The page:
I already have flower seeds and vegetable seeds to plant this year, both from collecting seeds in my own garden and seeds I've purchased in the past. I don't need to buy any this year (though I may add a few new varieties of both to try). This is a blessing as I am decreasing the garden budget this year. I have also planned for a lowered budget, as I have been buying open-pollinated and heirloom seeds, and collecting them to plant in my own garden.

We'll continue to eat from the freezers and pantry, and I'll stock up on items as they get low.

We'll continue to practice the principles from when I had an even lower budget of $100 a month. You can read those tips in my Eat for $0.40 a Day series.


Here's how I'll spend my $200 this month:



Canned tomatoes. I am completely out of canned tomatoes. I used to buy 28-ounce cans of these, until Sam's Club started carrying 102-ounce cans of these for an even better deal. Sam's Club no longer carries them in this size (and Costco doesn't either), so I will be comparing prices of the store brand of canned tomatoes (I'll start with buying some at Winco). I use these in lots of recipes (especially soups), and I cannot grow enough tomatoes to can them (I have tried!) Update: After a year of not having these, it looks like my Sam's Club might be bringing them back, but as a store brand instead. A reader's suggestion to look at another Sam's Club in town had me looking online. They didn't have these in the store when I was there last month, but it says online that they have them now, so I will check!

Canned pineapple. These go on sale for $0.99 a can from November to January at Winco. I will stock up on these to use in fruit salads and on homemade pizza (and in the occasional carrot cake).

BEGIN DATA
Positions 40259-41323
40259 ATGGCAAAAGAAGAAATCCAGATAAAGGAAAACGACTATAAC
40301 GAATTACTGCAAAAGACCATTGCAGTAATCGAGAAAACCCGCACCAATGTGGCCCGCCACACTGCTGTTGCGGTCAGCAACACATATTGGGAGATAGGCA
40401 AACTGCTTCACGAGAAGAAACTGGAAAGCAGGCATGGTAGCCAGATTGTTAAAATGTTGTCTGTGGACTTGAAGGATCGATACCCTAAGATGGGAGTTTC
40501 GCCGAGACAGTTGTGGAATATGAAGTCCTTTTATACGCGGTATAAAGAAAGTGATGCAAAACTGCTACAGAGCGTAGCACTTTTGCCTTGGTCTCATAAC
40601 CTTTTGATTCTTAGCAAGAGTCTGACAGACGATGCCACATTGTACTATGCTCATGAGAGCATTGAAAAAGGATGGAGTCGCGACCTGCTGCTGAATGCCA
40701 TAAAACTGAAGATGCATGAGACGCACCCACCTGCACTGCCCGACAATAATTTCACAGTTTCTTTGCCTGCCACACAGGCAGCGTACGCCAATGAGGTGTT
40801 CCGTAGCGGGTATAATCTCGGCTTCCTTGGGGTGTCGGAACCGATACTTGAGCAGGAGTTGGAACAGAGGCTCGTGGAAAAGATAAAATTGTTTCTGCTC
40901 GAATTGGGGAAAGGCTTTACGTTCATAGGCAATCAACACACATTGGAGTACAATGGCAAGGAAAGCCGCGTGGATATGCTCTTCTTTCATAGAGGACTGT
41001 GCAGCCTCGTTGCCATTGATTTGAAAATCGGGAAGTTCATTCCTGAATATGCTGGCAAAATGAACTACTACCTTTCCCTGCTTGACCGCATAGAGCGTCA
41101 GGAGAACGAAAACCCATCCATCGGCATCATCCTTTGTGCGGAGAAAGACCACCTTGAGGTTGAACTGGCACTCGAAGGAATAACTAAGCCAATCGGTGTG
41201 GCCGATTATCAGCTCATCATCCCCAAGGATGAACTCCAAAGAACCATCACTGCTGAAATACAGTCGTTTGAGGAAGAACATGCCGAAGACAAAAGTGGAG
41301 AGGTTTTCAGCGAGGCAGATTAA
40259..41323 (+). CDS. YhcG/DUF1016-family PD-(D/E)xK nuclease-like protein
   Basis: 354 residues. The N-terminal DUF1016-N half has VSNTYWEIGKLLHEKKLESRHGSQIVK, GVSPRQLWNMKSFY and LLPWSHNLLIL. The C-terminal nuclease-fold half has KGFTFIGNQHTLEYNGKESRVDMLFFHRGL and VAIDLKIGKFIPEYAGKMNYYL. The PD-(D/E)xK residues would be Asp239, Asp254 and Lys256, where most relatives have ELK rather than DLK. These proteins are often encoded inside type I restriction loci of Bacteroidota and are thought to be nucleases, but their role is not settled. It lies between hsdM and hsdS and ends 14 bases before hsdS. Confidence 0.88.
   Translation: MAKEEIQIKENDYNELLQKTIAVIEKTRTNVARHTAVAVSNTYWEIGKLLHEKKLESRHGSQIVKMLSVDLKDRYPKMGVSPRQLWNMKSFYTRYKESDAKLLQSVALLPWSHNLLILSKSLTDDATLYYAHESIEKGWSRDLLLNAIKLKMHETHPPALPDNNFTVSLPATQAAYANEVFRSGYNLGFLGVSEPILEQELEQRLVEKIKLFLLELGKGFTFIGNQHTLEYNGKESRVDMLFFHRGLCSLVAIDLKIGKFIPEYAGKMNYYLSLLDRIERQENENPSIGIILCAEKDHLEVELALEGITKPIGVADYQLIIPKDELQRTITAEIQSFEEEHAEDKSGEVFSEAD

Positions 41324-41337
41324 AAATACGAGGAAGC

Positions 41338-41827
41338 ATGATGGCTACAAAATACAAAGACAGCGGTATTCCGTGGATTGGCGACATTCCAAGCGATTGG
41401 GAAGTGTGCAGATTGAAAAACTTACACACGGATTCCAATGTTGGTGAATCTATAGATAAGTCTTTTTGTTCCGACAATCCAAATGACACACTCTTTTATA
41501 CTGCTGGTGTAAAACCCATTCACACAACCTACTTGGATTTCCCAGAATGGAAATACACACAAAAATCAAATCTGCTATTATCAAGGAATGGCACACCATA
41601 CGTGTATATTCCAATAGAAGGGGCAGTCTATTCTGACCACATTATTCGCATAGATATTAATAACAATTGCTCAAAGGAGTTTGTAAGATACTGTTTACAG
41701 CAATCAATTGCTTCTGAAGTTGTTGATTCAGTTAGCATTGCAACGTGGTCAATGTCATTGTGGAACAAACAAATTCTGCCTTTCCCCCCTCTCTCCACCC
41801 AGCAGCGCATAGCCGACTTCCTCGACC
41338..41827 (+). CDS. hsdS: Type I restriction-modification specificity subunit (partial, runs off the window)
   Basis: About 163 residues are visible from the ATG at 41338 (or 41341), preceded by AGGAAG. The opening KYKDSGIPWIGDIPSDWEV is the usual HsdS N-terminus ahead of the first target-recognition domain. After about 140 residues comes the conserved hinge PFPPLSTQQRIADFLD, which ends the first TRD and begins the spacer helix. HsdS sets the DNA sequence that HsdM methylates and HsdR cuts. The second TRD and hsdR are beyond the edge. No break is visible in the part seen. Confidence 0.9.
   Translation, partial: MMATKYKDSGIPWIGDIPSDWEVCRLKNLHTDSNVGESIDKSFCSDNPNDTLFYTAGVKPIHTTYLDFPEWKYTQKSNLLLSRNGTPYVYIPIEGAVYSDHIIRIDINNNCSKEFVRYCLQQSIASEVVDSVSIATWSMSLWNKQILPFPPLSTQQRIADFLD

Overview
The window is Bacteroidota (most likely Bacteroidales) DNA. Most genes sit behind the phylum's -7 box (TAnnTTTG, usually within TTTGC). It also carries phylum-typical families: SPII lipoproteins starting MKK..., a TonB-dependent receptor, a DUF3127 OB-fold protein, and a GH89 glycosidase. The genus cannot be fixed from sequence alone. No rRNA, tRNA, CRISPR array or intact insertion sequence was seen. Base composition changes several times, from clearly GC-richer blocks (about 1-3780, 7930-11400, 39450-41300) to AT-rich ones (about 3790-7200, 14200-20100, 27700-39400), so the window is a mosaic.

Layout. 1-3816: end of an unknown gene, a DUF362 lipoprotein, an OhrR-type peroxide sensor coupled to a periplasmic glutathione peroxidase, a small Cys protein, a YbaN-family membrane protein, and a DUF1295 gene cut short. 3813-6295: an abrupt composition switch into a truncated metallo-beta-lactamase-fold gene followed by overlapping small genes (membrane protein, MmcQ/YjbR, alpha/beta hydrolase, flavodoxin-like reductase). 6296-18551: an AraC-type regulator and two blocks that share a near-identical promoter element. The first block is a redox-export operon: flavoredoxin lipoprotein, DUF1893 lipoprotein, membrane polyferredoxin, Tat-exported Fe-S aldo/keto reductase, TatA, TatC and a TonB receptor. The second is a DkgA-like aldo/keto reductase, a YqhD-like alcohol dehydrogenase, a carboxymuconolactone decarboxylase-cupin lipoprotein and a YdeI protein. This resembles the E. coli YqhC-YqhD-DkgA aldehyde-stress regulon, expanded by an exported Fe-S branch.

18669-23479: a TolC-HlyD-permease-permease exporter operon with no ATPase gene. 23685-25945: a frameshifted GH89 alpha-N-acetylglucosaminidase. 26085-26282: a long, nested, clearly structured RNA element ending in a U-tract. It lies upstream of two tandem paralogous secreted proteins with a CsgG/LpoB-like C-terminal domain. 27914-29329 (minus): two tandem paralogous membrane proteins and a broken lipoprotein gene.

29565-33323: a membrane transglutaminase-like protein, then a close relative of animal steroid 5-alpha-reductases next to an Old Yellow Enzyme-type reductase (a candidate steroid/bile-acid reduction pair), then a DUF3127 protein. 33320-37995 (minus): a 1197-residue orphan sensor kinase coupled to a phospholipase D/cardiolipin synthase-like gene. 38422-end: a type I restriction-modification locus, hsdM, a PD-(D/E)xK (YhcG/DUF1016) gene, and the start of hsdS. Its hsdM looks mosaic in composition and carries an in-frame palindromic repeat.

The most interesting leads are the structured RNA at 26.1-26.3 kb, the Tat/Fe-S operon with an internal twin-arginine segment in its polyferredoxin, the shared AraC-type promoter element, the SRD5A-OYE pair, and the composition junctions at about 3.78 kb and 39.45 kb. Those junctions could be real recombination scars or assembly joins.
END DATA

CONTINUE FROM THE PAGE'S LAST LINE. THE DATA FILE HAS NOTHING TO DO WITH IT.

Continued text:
Canned olives. These also go on sale at Winco from November to December for $0.99 a can. We use these in pasta salad and on pizza. I will stock up on these for the year.

Potatoes. Winco carries russets around $0.25 a pound all year. We eat even more in the winter. and can easily go through 50 pounds a week in winter. You can see how we like to eat potatoes here.

Broccoli. Broccoli is in season in January and February. My whole family loves broccoli. I will look for a price of $0.99 a pound or less (I'm hoping for $0.77 a pound) and I will blanch and freeze broccoli to use for months. I will also watch the store ads to see if I find a lower price elsewhere. However, Winco sells just the crowns, which means I don't end up with a lot of stems for the same price (or less) as I find elsewhere.


Spreadable margarine



Vegetable Oil



Vitamins.  There are always sales on vitamins in January, and Target usually has additional Cartwheel offers on top of sales prices to get them even lower. I will look for both multivitamins and individual supplements of the store brand that we use.



Dish soap


Sam's Club:


Toilet Paper

Sharp Cheddar Cheese

Mozzarella Cheese

Flour tortillas

Canned tomatoes in the 102-ounce (#10) can



In the garden this month, I'm harvesting Swiss chard and Meyer lemons. We're also eating fresh tomatoes from the garden that we picked green and have ripening in baskets as well as butternut squash and pumpkin from the garden.


Some of the meals we'll have this month:


Crepes 500